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Minneapolis has a new downtown visitor center

For the first time in a decade, Minneapolis now has a visitor center in the heart of downtown.

Meet Minneapolis, the city’s marketing and tourism agency, opened its new visitor center and store Monday at the corner of Fifth Street and Nicollet Mall. The 5,000-square-foot facility is located in a corner of the CenterPoint Energy building, across the street from the Nicollet light-rail stop.

Officials said this winter that they wanted the new visitor’s center to be a space for musical performances, cooking demonstrations and other events, in addition to a place for people to get information about local happenings and pick up Minneapolis gear.

The shop offers clothing, jewelry and art by Minnesota artists, including a display of prints and pint glasses from artist Adam Turman, known for painting several murals around the city.

The visitor’s center is also the new home of Move Minneapolis, formerly known as the Commuter Connection. That operations provides information about commuting and carpooling, and offers transit passes and bicycling products.

Meet Minneapolis intends to eventually use the spot as a starting point for tours and as a “social media command center.” 

A grand opening event will be scheduled for December.

Photo: Meet Minneapolis.

Mpls to focus preservation studies on Indian, black sites, districts

Now that it has an Indigenous Peoples Day, Minneapolis will focus some of its historic preservation efforts on better understanding its American Indian past.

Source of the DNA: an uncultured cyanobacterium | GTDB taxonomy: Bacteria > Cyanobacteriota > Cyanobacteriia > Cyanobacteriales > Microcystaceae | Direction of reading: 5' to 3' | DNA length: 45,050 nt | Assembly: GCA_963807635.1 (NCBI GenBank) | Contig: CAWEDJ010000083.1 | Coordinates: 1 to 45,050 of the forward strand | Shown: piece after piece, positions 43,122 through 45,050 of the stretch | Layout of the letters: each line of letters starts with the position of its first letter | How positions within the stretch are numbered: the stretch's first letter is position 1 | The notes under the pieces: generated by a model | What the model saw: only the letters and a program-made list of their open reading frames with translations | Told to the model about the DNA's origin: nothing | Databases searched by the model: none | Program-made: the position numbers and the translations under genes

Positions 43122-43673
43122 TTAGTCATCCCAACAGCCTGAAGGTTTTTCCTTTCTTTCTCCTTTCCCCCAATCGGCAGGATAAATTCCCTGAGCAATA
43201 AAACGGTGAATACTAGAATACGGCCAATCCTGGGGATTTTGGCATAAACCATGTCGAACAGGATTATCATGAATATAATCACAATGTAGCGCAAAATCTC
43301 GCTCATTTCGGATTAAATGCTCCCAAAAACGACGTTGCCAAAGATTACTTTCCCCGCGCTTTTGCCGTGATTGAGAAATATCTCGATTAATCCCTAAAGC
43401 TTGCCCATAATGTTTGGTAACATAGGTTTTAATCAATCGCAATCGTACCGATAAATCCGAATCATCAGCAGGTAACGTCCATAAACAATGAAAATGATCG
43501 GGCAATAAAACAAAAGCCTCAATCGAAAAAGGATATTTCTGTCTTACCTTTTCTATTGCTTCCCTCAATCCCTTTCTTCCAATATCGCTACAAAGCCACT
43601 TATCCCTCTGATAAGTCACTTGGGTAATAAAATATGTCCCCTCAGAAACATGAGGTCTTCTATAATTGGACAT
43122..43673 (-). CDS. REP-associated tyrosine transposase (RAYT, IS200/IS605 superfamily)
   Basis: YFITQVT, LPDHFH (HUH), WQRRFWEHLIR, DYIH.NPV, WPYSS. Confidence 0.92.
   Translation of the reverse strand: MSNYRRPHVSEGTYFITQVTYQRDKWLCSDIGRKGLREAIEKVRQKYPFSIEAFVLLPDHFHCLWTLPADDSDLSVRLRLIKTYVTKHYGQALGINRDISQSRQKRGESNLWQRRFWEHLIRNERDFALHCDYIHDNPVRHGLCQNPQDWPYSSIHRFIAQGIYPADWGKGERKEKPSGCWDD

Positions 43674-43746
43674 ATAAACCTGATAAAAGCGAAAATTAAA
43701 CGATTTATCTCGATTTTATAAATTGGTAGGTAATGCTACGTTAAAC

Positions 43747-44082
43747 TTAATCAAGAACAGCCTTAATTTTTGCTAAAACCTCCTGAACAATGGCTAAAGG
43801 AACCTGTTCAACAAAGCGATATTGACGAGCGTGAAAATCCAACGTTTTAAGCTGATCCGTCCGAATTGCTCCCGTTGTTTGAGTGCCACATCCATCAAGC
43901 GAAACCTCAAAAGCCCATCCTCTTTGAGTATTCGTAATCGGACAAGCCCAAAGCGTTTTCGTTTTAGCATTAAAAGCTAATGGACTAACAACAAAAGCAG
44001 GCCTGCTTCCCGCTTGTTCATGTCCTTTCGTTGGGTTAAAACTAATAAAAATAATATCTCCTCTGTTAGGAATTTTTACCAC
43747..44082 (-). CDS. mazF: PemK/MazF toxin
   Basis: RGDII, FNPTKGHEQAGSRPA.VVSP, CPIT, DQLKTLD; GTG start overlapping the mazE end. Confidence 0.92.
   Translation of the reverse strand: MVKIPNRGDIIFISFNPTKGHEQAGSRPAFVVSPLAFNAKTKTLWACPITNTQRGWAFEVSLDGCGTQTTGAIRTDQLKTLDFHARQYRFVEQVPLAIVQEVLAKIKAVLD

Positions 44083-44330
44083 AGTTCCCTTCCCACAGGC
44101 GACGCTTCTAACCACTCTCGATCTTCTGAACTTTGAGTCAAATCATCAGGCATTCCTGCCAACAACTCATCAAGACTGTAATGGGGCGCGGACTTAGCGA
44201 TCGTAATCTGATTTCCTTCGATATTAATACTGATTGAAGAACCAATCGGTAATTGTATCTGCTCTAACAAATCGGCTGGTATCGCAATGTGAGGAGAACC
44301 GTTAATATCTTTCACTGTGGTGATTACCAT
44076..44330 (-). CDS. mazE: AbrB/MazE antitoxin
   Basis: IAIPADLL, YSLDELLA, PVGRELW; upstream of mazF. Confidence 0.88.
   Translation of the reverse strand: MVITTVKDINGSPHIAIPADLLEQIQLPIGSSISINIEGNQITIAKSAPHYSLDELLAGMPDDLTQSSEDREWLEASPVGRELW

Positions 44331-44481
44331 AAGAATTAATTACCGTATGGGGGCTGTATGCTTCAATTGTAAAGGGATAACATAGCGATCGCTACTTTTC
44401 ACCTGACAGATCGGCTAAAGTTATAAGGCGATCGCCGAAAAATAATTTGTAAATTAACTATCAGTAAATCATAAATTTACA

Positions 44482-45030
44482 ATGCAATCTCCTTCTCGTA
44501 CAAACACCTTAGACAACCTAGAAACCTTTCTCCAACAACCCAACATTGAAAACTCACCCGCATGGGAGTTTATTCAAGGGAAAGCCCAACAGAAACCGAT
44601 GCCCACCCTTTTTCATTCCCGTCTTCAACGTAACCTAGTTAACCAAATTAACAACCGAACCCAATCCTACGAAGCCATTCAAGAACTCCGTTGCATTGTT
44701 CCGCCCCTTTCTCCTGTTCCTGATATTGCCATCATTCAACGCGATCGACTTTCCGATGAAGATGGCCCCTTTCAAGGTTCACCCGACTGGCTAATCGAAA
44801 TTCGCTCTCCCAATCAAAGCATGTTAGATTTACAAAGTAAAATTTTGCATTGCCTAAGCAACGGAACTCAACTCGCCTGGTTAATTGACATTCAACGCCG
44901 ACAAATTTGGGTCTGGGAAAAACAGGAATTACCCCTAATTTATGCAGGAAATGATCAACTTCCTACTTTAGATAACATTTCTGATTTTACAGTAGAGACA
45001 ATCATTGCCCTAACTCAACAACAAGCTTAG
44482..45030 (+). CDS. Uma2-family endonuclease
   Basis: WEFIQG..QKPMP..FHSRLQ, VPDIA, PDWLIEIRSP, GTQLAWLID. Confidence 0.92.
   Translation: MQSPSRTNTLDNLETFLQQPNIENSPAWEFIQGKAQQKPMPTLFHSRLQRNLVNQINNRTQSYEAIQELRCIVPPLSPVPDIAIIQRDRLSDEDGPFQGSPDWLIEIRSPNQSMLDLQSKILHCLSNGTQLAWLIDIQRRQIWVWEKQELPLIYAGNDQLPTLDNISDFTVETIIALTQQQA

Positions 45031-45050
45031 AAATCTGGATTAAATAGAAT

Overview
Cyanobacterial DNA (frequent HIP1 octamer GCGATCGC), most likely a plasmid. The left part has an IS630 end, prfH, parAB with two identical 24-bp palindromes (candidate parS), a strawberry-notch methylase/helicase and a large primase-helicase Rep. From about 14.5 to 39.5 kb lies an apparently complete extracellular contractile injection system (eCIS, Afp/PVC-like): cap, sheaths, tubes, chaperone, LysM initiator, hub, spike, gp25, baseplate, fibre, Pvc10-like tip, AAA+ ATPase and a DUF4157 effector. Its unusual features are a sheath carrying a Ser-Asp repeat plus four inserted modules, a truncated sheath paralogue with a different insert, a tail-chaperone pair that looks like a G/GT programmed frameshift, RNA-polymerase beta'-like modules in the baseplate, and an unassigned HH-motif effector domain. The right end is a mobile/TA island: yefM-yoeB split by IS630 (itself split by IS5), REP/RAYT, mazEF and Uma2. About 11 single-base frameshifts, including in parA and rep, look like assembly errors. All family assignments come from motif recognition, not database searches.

The city's historic preservation staff will oversee the study of native people in the area both before and since white exploration and settlement. It plans to complete a background context study by the summer of 2016 that is expected to lead to the eventual local designation of historic districts and properties. The study will be used to identity areas, buildings, structures, objects, sites and cultural landscapes worthy of further research.

It's the city's first real look at native history within its borders from a preservation standpoint. The city is the birthplace of the American Indian Movement, and Lake Calhoun was the 19th century site for 10 years of a federally backed effort by Dakota people to intensify farming practices as a response to diminishing wild game.

The study is being funded by a $35,000 federal grant that will be evenly matched by city money. That funding will also support the evaluation for historic designation of several local areas and properties associated with black and Jewish history,

The areas to be study for potential nomination for historic designation are the Homewood subdivision of the Willard Hay neighborhood, and the area of Tilsenbilt Homes, an early non-segregated development of lots in the Bryant and Regina neighborhoods.

The properties to be studied are the Arthur and Edith Lee house in the Field neighborhood, the subject of massive white protest again a black homeowner in 1931, and the Pilgrim Rest Baptist Church in the Shingle Creek neighborhood, the anchor of a pioneering black community in the Camden area neighborhood. They are at 4600 Columbus Avenue S. and 5100 James Av. N. respectively.

Local historic designation gives a property significantly greater protection against demolition or alterations that would diminish their ability to communicate their historical significance, according to John Smoley, a city planner.

(American Indian Movement activists were among those demonstrating last year against the name of the  Washington Redskins football club.)


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